Today’s post is about one of Mikala’s and my most beloved students. Not only was she a joy to work with during our time in Muncie, but she became one of the few with whom we have maintained contact through all of the ups and downs of the last few years.
I smiled as the young woman sitting across from me at the Greek restaurant continued to update me on her life. In between bites of gyro,1 she talked about finishing both her bachelor’s and gradua
te programs and the process of licensure for speech pathology; about living with her sister and the mountain of take out boxes in their fridge – and how the mostly older and married fellow teachers joke about it every day (and how that doesn’t ever get old).
She also talked about the journey of finding a church community: why she remained at the Campus House after both my and Bonnie’s termination for some months but couldn’t stay into her graduate years; why she chose the local Methodist church but not their young hipster offshoot; why after moving back home she tried to attend the church of her youth but found that, for some reason, it was no longer hers; and then the lone search for another community.
Yet somehow through it all Allison continued to smile, always speaking with her paradoxical brand of dry, sometimes dark humor mixed with bubbling optimism – the same traits that endeared her to us when she was a student and continued through the years with road trips, cards, letters, and phone calls.
She started talking about her new church’s small group and the concomitant awkward experiences of trying to make new friends (and trying to gauge a new group’s heresy threshold).
“I still tell people about my campus pastor who used to make me so mad,” she continued, “. . . and that’s why I liked him so much!”
I laughed, remembering the time so many years ago when Allison had stormed into my office on a Monday morning, announcing that she was “officially angry” with me.
“It was too close,” she said.
Reading the total confusion on my face, she pushed on.
“Too close to what I grew up with. That’s why I’m here at Campus House: to get away from all that.”
And it clicked. The previous day’s worship service had been particularly heavy on the liturgy with several communal Scripture readings, prayers, and other call-and-response elements. It was balanced with modern worship tunes and video pieces, but still . . . .
So began one of the most memorable conversations I ever had with a student. Allison went on to describe her upbringing in the Lutheran tradition and of her lack of connection with its liturgical style of worship and how she purposefully avoided the Lutheran fellowship once on campus, seeking instead a decidedly more evangelical ministry. She spoke of the dryness of scripted prayers and rote-responses, of the silly vestments and empty ceremony, of the pointless sermons.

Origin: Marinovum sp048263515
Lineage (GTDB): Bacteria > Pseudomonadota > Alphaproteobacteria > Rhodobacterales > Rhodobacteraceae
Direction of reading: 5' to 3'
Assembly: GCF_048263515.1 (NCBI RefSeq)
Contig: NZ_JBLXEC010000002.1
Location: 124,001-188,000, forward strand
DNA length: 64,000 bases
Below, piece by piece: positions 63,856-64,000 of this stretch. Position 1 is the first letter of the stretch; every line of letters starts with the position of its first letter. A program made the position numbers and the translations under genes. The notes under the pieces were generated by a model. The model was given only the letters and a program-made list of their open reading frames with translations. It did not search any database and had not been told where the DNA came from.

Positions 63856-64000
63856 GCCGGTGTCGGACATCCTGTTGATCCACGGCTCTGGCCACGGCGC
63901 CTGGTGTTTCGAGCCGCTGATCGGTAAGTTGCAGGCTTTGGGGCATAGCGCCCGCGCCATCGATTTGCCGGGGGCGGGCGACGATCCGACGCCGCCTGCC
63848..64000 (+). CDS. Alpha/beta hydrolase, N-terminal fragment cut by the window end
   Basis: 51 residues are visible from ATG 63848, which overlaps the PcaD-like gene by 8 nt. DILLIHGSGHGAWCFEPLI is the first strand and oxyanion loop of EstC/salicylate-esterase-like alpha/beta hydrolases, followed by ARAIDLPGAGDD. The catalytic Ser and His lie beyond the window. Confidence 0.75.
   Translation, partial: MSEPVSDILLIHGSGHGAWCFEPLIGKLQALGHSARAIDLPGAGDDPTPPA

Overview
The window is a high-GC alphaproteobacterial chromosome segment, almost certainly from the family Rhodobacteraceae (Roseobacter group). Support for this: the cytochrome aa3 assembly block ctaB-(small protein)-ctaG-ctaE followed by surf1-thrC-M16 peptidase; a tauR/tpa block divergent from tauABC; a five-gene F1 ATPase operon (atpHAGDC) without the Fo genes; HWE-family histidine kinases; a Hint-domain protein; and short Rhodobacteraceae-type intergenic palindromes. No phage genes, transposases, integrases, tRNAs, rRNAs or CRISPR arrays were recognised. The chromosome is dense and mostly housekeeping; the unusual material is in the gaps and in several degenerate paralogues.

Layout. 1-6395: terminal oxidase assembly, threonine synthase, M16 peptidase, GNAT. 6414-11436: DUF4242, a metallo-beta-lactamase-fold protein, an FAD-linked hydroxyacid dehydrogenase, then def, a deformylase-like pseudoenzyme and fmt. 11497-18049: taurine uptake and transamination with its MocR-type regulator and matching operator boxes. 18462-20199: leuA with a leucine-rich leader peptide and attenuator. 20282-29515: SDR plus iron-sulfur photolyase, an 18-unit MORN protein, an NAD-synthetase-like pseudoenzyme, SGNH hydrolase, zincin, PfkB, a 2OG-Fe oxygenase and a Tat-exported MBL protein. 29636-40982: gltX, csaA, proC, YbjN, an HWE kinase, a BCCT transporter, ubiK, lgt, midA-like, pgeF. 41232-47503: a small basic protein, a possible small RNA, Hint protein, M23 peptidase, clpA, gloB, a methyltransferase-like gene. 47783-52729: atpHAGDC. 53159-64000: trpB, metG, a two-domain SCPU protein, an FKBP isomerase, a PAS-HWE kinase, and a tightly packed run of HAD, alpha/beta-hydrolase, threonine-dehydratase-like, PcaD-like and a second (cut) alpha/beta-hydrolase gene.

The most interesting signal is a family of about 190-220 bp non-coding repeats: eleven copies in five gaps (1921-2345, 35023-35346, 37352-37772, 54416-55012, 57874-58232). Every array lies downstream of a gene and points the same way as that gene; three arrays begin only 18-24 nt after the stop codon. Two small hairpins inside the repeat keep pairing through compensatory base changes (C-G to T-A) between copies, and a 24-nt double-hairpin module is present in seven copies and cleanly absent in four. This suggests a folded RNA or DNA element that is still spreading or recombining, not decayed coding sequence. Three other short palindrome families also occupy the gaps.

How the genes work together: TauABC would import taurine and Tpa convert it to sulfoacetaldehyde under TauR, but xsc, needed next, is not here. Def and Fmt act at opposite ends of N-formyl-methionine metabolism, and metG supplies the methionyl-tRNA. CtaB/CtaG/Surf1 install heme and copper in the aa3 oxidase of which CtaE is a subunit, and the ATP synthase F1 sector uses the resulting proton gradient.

Allison described the years of experience leading to her distaste for liturgical worship while I shared my relatively recent love for it. How far from being empty and dry, it had injected my faith with newfound vitality and provided depth to my worship planning.
As the dialogue continued into the following months, something began to change within my heart. I saw in Allison a fellow pilgrim, walking a path which at first blush seemed to run altogether counter to mine, yet which upon further inspection proved to be one and the same. Though they diverged at several points here, at least for a moment, they ran together. We had each given a gift: the ability to see through another’s eyes. Through each other’s eyes, we saw beauty and worth where before we only held scorn and derision. Through each other’s eyes, we saw the riches our traditions had to offer where before we saw only poverty. Neither of us necessarily wanted to go back, or to step onto to the other’s path, but the gift was bigger than that.
For my part, the new sight allowed me to understand the vital truth that I was not so much leaving one movement – for who can separate the streams once they are seen as part of the one River? – as much as adding the new to the old. As Fr. Rohr would say, we do not negate, we transcend and include, for everything belongs.
1. Pronounced yee-roh. Call it a jie-roh and I’ll cut you.↩